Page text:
Till Death, or Midlife, Do Us Part: The Graying of Divorce

Back in the day, when your marriage made it past the 4-year, 7-year, 14-year and 21-year marks, you were likely home free. Data sets indicate there are peaks in divorce at these times (so there is actual evidence of a “7 year itch” and at multiples of seven years; but I digress). Married folks over 50 used to just keep their heads down, stay in, and slog it out till they shed this mortal coil. Today, older married adults are seeking divorce at a rapidly increasing rate. Here are four reasons why:

Increasing life span. We’re living longer now. At age 50, the option of just sticking with an unpleasant marriage isn’t appealing when it entails another 3 or 4 decades of devitalization and  soul sucking, and suffering. How have divorce trends changed in the past 30 years? In 1990, fewer than 1 in 10 persons who got divorced were over the age of 50. But today, it’s 1 in 4 (Brown). What about folks over 65? The divorce rate for this age group has tripled since 1990 (Pew Research Center, 2017). These are dramatic shifts, and as the trends gather strength, spouses in their 50s, 60s and beyond are seeing divorce as an option, despite the possibility of a contestation, expensive legal fees, disruption of one’s social support networks (i.e., the “community divorce”), and general heartache involved.

Weakening of marriage as an institution. Whereas the vast majority had a favorable view of the institution of marriage decades ago, an increasing number of folks today say to themselves “I’m not ready to be (or no longer wish to be) institutionalized.”  As individuals’ assessment of the value of marriage veers increasingly toward consideration of their own individual fulfillment and satisfaction (Brown, 2012), and adults encounter significant transitions and nodal points later in the life cycle (think empty nest, and further down the road, retirement), spouses seize opportunities to hit the “pause” button, and ask one very important question: “Do I want to spend another 20, 30 even 40 years with this person?”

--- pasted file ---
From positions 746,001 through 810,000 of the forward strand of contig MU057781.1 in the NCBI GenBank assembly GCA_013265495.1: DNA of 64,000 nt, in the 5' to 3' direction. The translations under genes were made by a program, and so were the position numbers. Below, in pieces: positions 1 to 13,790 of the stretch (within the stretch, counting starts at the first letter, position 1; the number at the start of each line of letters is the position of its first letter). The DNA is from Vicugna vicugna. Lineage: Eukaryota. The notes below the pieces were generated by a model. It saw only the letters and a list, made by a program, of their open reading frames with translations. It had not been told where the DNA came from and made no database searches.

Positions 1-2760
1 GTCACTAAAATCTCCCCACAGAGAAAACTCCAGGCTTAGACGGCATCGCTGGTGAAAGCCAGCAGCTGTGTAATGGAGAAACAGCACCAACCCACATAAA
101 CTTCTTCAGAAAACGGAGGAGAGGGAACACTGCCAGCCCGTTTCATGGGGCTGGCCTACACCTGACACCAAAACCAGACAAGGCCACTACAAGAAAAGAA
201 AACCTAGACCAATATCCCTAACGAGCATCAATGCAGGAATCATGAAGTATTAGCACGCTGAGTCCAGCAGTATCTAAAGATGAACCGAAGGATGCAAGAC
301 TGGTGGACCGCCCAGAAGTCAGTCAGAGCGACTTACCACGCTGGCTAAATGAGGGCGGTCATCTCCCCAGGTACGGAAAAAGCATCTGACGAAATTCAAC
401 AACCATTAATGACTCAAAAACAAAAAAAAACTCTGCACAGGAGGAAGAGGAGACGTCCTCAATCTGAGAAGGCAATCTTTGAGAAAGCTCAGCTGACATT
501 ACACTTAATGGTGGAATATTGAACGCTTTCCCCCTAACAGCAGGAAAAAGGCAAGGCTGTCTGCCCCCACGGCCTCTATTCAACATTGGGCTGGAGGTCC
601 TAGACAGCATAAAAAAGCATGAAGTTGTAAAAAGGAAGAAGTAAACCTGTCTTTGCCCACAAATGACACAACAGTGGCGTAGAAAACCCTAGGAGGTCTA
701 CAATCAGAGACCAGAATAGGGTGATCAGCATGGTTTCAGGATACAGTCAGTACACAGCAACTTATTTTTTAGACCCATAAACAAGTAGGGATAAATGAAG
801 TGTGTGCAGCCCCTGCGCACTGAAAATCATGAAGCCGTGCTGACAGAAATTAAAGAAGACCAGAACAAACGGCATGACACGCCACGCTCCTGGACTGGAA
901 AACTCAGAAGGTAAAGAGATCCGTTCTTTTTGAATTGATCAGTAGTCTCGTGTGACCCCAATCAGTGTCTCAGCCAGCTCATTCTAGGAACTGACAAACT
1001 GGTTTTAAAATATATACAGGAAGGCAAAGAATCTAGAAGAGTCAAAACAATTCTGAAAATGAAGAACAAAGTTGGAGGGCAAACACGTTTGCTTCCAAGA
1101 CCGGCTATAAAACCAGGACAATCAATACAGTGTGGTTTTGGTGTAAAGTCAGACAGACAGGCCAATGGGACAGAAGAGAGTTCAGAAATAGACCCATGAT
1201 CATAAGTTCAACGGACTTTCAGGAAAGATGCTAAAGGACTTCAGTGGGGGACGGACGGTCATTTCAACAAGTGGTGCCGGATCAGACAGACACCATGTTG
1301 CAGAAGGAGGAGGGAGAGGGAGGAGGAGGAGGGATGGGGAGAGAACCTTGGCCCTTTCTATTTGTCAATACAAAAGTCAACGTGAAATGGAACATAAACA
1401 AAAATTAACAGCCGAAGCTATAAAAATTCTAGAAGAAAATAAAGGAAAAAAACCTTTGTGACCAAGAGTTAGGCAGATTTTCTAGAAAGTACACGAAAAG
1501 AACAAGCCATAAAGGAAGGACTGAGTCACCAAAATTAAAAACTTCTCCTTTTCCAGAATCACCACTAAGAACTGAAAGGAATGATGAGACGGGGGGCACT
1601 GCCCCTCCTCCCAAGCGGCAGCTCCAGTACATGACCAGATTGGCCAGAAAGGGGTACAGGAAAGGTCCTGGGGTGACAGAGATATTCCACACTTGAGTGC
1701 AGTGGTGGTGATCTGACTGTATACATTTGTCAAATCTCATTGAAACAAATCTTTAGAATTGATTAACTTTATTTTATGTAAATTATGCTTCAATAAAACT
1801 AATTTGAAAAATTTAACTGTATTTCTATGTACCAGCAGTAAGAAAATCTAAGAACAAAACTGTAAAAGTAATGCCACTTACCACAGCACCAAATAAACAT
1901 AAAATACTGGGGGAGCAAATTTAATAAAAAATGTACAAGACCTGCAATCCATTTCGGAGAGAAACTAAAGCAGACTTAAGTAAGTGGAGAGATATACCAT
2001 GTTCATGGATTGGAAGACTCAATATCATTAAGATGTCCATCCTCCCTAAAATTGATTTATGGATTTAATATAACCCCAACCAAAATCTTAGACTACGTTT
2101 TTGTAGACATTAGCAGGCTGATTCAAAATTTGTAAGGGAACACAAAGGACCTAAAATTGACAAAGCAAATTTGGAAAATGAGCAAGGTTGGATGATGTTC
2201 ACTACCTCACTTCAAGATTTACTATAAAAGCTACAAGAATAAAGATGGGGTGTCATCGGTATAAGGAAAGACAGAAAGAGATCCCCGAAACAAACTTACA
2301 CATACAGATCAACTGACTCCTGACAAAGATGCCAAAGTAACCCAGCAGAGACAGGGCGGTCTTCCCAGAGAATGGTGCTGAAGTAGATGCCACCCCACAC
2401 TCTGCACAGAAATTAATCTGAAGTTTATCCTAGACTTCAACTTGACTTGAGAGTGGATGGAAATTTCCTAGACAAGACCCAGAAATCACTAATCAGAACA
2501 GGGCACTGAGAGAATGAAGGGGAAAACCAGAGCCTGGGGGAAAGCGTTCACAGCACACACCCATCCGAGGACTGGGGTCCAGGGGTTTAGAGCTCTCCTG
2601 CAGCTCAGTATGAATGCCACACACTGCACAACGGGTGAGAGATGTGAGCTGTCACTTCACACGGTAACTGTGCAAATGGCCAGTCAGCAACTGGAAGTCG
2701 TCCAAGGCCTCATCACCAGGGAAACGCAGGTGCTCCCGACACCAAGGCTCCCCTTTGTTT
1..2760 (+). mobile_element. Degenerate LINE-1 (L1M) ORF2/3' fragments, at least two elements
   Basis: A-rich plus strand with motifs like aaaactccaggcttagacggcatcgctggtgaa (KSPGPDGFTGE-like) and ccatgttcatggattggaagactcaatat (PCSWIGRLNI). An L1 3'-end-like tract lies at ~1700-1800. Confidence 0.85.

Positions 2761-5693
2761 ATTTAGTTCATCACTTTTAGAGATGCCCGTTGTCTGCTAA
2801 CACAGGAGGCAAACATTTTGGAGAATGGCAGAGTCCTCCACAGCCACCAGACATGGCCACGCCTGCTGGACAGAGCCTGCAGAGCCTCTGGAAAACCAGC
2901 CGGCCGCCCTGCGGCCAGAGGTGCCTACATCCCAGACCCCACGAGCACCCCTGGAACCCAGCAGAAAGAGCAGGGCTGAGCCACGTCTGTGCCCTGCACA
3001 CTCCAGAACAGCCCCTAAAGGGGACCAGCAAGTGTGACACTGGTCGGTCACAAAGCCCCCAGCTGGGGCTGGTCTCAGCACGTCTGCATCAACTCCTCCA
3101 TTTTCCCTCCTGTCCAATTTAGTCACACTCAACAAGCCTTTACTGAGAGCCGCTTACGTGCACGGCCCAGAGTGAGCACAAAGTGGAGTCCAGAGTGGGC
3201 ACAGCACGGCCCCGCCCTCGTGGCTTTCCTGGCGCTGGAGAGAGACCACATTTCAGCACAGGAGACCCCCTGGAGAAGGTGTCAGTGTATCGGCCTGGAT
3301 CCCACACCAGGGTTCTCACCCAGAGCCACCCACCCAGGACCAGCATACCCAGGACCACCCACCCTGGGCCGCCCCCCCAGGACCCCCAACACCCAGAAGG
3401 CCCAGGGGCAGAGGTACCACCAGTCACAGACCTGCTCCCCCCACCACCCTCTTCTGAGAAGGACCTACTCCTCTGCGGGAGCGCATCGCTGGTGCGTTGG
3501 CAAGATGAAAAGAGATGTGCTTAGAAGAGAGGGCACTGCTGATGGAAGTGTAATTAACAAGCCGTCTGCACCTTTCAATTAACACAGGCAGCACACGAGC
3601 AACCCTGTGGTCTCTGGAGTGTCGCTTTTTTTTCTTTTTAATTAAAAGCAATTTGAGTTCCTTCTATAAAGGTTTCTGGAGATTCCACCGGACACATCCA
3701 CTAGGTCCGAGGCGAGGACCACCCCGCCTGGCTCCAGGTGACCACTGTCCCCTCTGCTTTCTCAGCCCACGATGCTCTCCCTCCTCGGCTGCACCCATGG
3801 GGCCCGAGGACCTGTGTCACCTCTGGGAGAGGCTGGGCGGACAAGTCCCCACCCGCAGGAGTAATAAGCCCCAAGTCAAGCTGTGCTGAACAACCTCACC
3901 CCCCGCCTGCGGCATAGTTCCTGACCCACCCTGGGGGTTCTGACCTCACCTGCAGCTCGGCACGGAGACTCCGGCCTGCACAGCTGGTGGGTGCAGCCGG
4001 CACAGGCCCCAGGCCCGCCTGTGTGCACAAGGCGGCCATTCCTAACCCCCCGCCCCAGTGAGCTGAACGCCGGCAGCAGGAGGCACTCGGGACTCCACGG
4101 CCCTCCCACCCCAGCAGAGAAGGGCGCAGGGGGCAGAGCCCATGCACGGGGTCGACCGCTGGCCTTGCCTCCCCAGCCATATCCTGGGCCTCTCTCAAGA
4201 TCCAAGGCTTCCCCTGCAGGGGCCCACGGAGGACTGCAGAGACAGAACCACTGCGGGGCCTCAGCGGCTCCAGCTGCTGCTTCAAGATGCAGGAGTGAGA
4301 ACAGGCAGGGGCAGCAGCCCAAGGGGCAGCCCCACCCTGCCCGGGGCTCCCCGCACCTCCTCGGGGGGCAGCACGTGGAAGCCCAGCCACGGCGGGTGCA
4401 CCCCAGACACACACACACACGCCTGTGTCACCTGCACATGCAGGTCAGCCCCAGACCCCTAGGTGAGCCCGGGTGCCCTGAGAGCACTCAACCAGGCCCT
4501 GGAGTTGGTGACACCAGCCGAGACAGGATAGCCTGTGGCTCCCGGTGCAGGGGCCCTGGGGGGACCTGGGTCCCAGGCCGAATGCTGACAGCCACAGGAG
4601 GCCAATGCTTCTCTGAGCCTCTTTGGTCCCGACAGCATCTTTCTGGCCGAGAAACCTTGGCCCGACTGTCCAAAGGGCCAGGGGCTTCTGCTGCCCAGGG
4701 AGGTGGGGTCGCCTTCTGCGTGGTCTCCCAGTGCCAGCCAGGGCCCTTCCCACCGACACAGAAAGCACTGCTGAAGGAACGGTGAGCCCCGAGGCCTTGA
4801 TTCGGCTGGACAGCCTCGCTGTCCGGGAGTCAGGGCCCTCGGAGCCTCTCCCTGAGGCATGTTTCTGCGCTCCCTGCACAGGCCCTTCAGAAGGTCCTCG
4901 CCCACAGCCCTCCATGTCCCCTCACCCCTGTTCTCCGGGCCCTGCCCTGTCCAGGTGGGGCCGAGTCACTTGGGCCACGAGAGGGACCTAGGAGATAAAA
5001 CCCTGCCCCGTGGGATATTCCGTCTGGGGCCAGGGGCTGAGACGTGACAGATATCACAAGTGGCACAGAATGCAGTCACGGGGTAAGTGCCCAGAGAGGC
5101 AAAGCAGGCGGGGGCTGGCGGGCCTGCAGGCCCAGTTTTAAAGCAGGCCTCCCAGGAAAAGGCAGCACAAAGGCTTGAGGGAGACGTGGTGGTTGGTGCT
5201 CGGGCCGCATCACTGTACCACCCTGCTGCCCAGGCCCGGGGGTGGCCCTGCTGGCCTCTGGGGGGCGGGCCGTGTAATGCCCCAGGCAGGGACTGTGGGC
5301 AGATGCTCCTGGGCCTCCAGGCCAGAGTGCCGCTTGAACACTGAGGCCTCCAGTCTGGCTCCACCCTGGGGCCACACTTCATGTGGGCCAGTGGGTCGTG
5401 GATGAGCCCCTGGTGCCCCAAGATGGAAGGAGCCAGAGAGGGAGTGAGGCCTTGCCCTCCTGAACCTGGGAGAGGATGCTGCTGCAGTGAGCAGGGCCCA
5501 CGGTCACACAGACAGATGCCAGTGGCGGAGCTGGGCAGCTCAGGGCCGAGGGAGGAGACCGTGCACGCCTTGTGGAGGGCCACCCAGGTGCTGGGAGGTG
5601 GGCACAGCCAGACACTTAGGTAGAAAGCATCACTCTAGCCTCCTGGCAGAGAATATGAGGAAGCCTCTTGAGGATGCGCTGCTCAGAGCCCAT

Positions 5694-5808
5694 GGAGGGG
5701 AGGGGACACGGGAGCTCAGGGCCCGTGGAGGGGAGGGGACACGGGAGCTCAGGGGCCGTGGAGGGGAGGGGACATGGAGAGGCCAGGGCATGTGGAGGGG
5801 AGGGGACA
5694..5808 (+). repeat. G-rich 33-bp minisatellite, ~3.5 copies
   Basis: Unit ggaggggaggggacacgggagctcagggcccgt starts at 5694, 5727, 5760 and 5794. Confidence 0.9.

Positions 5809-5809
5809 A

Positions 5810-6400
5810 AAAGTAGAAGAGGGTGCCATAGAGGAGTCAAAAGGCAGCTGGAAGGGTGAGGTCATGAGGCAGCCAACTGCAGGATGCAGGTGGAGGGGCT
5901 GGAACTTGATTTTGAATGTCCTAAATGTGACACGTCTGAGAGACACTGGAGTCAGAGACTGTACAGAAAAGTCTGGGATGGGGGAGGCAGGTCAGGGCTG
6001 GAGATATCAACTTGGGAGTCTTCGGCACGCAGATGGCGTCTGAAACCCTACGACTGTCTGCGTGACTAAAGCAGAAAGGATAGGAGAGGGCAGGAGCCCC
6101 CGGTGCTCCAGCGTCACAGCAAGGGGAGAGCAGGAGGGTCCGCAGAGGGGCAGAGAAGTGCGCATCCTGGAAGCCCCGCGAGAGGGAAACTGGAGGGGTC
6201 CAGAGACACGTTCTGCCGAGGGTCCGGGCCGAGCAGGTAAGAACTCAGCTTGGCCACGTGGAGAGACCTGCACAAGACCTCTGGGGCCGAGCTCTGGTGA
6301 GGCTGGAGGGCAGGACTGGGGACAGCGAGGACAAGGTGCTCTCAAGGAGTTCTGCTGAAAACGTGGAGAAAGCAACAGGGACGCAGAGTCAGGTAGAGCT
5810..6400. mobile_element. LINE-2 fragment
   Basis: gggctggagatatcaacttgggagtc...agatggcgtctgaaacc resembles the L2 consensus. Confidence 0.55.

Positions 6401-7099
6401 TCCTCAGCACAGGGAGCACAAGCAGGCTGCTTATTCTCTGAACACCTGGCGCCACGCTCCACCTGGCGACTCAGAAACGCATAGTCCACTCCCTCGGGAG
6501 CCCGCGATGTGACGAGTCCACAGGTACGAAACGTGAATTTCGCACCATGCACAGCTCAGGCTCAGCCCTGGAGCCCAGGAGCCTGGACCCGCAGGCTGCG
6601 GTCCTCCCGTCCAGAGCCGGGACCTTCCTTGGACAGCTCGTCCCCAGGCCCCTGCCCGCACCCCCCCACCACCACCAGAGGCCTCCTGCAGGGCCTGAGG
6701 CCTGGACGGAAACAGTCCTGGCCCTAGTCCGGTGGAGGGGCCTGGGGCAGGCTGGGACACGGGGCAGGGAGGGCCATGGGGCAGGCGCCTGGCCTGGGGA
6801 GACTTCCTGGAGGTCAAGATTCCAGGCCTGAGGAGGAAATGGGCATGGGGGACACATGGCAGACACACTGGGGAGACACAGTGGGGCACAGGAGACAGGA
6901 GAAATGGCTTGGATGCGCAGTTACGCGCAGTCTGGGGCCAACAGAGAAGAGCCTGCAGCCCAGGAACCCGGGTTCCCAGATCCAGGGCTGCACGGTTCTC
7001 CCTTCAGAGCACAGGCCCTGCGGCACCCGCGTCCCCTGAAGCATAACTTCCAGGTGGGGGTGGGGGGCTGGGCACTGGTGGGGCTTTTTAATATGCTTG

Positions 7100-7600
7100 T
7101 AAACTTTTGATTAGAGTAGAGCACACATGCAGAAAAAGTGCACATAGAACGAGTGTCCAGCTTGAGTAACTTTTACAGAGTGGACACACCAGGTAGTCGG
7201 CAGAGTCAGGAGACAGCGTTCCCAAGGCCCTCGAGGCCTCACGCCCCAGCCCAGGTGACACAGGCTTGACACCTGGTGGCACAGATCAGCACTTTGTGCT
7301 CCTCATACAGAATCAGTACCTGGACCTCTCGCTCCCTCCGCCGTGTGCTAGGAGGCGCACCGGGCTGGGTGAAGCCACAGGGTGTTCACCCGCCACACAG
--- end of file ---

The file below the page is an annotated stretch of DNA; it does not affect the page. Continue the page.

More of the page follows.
Growing apart. This is the most common explanation for the graying of divorce. Often we’re not the same people we were when we first got married. As we change as individuals, it’s easy to head in different directions and have fewer things in common over time. Further, whom we wanted as our partner in our 20s may not be the person we want when we’re in our 50s or 60s. Priorities, values, and personal philosophies change, and some of those changes can be significant. Take religiosity, for example. If both partners considered themselves highly religious and practiced their faith together as a couple in 1988, but one spouse in 2018 is (1) no longer practicing, or (2) has changed religious affiliation (e.g., is now an atheist), one could see how one or both partners could see a central component of their original “marital contract” as now being null and void. Some changes in views and values might be seen as “deal breakers”, leading to irreconcilable differences.

Midlife crisis.  Midlife is a time where people take stock on where they’ve been and where they’re headed when life is more than half over. With our expiration date 3 or 4 decades away, we wonder if this is all life’s about, or is there something more? Much has been made of the double standard for aging men, whom many view as still “marketable” and “attractive”, versus the common sexist phrase applied to mature women: being “of a certain age.” One might think with this double standard in play, and patriarchy not quite dead, that it’s older men that are more likely to deliver a pink slip to their spouses. But a recent AARP study suggests otherwise: Approximately two-thirds of older-adult divorces are initiated by women. Sociologist Susan Brown points to the increasing economic independence of women who no longer must choose between poverty and staying in an unsatisfying marriage. And it’s possible that mature women, and men, in moments of clarity, simply realize that their personal needs, and the qualities they value in a companion, have changed. Some decide to do something about it.

My advice to spouses as a couples therapist? Make time for regular marriage tune-ups. We regularly visit the garage to increase the reliability and endurance of our cars; why not do the same for an even bigger investment?  My other suggestion is to check in regularly with your partner and ask how they are feeling about life, marriage and everything, and really listen to what he or she has to say. Your marriage might be worth saving, and might yet survive, if one is willing to do the work and is not afraid to ask the tough questions. I wish you a good night, and good luck.

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